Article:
On Indigenous Peoples’ Day, about 200 area tribal members marched through the Logan Neighborhood to make their voices heard and their presence known.
“We’re still here,” said Jenny Slagle, a member of the Yakama Nation and the Spokane School Board, who spoke at the gathering Monday afternoon. “We are still battling a lot of historical trauma and a lot of history behind that, but we’re also moving forward.”
Slagle grew up on the Yakama Indian Reservation experiencing poverty and unstable housing. While acknowledging that reality, Slagle wants to move away from “deficit storytelling” by continuing to build Native culture and presence.
Andrea Gallardo, a descendant of both the Spokane and Coeur d’Alene tribes, began the event with a land acknowledgment to recognize the traditional homeland of the Spokane tribe, on which they stood. “Today we give thanks to the legacy of the original people and their descendants,” she said. “And we pledge to honor the people and the land.”
The march began and ended at Mission Park, where Native speakers, dancers and musicians celebrated.
Some marched wearing traditional clothing or carrying banners to raise awareness of current issues such as missing and murdered Indigenous women, and reckoning with the history of Indian boarding schools.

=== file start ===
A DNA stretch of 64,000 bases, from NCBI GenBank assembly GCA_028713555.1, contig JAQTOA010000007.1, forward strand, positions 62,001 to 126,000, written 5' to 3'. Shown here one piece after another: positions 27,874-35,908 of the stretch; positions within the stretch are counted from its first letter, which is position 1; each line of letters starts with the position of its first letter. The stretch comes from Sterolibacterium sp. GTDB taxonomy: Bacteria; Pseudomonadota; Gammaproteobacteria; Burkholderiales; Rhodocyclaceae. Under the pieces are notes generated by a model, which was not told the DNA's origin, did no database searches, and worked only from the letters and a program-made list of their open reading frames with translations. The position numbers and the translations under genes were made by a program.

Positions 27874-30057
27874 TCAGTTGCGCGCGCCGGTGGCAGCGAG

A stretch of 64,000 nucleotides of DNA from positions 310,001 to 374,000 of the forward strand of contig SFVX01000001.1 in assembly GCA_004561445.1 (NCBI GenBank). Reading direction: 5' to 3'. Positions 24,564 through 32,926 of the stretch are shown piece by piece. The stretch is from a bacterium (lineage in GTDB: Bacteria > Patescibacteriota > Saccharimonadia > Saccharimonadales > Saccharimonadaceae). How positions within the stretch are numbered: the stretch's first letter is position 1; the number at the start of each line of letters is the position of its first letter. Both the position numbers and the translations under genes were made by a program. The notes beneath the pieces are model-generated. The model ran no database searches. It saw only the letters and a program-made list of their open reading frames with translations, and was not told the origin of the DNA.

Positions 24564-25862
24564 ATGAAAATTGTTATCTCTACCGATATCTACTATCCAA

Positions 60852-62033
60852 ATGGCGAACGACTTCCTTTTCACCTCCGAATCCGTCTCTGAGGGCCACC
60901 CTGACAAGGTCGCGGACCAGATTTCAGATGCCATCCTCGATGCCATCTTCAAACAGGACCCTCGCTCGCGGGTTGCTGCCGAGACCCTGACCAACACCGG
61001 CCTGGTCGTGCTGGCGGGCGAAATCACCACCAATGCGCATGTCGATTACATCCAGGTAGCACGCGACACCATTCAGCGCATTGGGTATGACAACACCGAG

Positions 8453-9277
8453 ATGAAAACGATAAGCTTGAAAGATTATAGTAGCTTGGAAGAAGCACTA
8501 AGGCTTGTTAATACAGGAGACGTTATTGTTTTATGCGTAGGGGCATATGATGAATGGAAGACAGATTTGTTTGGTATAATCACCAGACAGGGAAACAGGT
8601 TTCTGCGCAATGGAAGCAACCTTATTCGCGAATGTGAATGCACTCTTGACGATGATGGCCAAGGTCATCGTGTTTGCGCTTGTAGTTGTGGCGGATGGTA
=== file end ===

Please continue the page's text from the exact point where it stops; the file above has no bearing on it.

“I think everybody has their own reasons and what pulls on their hearts to march,” Gallardo said as she beat a drum and burned sage. “It’s not just one thing, I think it’s a lot of things.”
Karen Hanigan wore a T-shirt of her tribe, the Chinook Indian Nation. She is an activist fighting for the tribe – which traditionally resided along the lower Columbia River – to be federally recognized. “We are just completely overlooked,” she said.
“We never went away,” CarylDene Swan, a Coeur d’Alene Tribe council member, said as she marched. “We’re always going to be here. It just shows that we’re standing together with solidarity to support our tribes, our ancestors, our way of life.”
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